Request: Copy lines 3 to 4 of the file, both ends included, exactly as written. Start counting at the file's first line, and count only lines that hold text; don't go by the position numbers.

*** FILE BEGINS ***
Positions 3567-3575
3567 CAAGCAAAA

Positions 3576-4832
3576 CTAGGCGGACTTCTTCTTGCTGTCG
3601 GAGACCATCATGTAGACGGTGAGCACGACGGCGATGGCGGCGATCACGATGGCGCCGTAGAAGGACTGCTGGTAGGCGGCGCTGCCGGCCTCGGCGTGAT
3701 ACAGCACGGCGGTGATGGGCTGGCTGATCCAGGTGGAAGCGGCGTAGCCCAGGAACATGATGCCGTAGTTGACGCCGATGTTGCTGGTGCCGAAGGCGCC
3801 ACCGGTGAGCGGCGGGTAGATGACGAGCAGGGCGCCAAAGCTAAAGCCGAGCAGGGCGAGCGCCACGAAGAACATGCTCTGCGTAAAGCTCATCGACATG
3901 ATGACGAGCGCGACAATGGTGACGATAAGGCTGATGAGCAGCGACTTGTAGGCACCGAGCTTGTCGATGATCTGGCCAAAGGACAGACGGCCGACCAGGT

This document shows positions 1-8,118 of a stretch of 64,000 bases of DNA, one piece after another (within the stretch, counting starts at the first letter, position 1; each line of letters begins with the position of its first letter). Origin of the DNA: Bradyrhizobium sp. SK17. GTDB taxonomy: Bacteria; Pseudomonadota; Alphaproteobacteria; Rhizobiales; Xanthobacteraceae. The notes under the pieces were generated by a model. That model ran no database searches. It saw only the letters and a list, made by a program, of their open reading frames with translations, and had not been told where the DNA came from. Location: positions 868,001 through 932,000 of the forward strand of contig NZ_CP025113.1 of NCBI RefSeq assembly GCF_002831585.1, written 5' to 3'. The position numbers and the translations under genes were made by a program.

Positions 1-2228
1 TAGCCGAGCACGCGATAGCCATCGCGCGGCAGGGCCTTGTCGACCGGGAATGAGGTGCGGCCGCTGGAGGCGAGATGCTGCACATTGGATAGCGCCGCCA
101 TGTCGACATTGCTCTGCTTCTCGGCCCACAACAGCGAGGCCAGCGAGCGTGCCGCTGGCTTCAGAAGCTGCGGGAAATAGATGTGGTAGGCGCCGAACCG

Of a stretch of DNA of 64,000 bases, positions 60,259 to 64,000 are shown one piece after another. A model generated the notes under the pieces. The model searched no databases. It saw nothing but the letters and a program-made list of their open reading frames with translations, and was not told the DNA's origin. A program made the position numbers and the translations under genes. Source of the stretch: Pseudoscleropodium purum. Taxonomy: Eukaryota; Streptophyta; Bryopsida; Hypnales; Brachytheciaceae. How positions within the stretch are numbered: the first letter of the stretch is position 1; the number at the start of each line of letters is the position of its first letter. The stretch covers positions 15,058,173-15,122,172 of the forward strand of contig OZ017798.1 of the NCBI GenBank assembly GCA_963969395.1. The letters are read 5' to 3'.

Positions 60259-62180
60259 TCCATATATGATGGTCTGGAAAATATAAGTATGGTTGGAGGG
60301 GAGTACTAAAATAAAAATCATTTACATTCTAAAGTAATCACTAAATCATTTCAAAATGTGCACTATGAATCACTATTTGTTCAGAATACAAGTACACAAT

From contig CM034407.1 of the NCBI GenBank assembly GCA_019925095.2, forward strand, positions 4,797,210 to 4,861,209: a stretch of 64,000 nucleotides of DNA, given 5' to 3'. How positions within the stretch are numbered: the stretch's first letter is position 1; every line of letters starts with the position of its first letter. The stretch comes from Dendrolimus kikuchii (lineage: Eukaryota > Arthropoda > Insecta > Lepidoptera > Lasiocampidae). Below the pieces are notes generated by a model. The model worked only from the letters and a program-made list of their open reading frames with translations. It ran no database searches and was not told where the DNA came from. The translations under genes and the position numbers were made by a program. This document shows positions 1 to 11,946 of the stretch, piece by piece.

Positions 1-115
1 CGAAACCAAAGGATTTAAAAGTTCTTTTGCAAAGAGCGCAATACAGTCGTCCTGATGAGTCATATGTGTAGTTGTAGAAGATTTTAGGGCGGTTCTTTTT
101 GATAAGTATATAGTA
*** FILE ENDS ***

Positions 3576-4832
3576 CTAGGCGGACTTCTTCTTGCTGTCG